Fintech hotshot Revolut has written to millions of its customers to warn that new verification documents will be needed in the event of a no-deal Brexit; it has also called on the UK government to get serious about post-Brexit tech visas.
Revolut, a rapidly growing digital bank that allows users to send, receive and spend in foreign currencies using the interbank exchange rate, is warning its customers ahead of time that they might be migrated to the company’s European subsidiary should the UK crash out of the EU without a deal—a migration process for which new identity documents will be required.
In an e-mail to customers, Revolut encouraged uploads of new proofs of identification since previously submitted driving licences will not be considered valid forms of ID by EU regulators.
“Right now, all of our customers in Europe are tied to our UK Electronic Money Licence, which we have passported across the European Economic Area,” the company wrote.
“If a no-deal outcome were to happen, we would no longer be able to passport this licence across Europe.
“Unfortunately, this EU-based licence does not recognise a driving licence as a valid form of ID.”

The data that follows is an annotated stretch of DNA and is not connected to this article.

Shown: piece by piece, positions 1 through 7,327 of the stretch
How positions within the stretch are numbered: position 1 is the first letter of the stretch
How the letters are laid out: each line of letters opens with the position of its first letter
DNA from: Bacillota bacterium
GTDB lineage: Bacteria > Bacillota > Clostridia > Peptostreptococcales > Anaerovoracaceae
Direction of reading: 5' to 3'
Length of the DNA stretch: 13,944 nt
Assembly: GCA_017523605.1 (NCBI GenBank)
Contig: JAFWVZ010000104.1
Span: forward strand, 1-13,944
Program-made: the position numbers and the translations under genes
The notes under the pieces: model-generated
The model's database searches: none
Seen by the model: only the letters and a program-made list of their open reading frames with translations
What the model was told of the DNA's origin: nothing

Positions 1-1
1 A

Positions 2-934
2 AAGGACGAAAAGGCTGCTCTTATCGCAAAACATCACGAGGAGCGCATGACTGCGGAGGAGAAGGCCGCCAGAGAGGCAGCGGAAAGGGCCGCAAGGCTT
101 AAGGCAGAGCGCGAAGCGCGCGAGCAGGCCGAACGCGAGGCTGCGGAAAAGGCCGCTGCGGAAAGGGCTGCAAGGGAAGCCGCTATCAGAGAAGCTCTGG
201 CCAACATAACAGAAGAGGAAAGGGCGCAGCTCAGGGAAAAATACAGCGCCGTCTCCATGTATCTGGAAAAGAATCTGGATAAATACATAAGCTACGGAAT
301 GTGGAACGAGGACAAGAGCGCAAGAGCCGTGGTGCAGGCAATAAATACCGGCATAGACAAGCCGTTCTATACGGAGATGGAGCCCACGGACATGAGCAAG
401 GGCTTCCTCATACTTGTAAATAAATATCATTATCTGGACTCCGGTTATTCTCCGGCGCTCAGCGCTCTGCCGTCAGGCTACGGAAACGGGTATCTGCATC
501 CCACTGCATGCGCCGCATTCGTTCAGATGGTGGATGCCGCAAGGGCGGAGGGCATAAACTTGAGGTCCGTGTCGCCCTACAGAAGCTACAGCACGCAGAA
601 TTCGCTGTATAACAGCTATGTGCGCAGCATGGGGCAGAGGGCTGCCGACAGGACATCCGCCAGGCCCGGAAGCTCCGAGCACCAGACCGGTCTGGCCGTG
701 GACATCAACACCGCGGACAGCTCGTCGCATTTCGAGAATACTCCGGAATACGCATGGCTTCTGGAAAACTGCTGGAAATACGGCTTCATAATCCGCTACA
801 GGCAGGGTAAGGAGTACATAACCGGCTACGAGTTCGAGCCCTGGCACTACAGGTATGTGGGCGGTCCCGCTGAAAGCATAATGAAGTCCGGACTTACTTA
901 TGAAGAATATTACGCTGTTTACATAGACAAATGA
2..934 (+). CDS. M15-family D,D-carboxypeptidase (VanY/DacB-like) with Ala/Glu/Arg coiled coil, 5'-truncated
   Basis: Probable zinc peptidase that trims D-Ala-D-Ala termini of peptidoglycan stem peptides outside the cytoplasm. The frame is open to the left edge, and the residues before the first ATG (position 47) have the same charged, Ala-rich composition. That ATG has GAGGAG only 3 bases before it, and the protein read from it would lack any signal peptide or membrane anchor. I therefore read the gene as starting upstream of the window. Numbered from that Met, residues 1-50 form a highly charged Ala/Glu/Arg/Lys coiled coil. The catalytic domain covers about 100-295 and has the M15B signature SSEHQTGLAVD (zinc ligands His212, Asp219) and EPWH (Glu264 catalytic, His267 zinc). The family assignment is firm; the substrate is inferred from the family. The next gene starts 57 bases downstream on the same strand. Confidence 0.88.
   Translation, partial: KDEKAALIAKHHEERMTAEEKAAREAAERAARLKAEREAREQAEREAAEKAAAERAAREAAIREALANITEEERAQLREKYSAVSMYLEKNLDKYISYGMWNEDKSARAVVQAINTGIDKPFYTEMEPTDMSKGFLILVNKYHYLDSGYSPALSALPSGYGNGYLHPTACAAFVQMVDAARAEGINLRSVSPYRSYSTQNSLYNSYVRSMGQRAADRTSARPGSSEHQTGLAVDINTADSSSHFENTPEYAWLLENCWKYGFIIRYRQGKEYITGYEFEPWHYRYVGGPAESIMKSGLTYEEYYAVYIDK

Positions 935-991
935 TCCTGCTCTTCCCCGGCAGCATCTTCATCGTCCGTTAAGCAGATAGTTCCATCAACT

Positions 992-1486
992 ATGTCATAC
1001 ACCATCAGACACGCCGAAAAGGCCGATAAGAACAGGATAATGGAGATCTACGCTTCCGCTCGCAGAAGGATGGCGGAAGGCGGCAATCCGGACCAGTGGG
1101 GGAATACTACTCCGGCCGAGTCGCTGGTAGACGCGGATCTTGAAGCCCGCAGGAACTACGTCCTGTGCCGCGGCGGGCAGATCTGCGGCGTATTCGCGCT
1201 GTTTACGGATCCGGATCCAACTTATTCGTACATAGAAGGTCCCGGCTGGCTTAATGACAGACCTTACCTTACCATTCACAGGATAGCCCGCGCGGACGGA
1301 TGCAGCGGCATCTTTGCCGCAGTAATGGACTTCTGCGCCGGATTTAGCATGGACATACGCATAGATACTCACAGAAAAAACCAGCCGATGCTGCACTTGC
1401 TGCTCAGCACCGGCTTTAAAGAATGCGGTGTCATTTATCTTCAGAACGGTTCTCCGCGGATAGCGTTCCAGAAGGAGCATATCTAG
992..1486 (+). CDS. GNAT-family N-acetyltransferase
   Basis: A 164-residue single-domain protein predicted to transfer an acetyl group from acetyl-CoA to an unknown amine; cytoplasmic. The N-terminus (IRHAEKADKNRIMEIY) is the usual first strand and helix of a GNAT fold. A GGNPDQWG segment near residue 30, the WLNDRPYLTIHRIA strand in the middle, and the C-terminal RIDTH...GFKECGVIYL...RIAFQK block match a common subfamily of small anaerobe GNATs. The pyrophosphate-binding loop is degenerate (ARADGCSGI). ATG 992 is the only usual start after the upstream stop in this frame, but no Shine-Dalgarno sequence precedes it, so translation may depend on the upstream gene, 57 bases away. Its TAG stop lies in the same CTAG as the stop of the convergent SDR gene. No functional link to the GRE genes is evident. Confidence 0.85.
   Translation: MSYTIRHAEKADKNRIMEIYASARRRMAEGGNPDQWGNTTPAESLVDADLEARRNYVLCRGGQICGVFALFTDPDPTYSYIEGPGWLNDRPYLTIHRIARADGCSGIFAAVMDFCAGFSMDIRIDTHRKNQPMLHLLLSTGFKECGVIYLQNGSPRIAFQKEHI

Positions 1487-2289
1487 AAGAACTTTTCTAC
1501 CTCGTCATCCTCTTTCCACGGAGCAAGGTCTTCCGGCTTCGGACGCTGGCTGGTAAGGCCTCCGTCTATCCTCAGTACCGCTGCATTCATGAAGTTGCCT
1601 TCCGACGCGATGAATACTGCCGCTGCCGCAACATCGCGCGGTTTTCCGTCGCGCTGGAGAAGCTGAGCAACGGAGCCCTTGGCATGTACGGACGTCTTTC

The passporting issue is not expected to affect users in the UK. Per Revolut’s blog, “if you’re a UK Revolut user, it’s business as usual for the most part” in the event of no-deal.
Though Revolut’s co-founder and CEO Nikolay Storonsky says he remains committed to the UK in the face of Brexit, he is now calling on the UK government to introduce post-Brexit fast-tracked work visas for foreign tech talent, which Storonsky says is needed to ensure Revolut’s continued competitiveness and growth.
“Right now, there is no doubt in my mind that London is the best place to build and grow a fintech startup. However, there is a serious lack of homegrown technical talent here, which is why around 70 percent of our software engineers and data scientists are recruited from abroad,” Storonsky said in February.
Storonsky alluded to Brexit leading to “lengthy immigration processes and bureaucracy,” which he says will only “slow down the UK fintech industry’s growth” and drive the best tech talent elsewhere.
“In my mind, we need to apply pressure on the UK Government to introduce fast-track visas for technology professionals, particularly in the areas of software development and data science.”
As a means of navigating a no-deal scenario, Revolut has secured a license to act as an electronic money institution in Lithuania (an EU member country), where it has also secured a full banking license. Revolut also has an EU office in Kraków, Poland which could, if need be, act as the company’s gateway to post-Brexit Europe.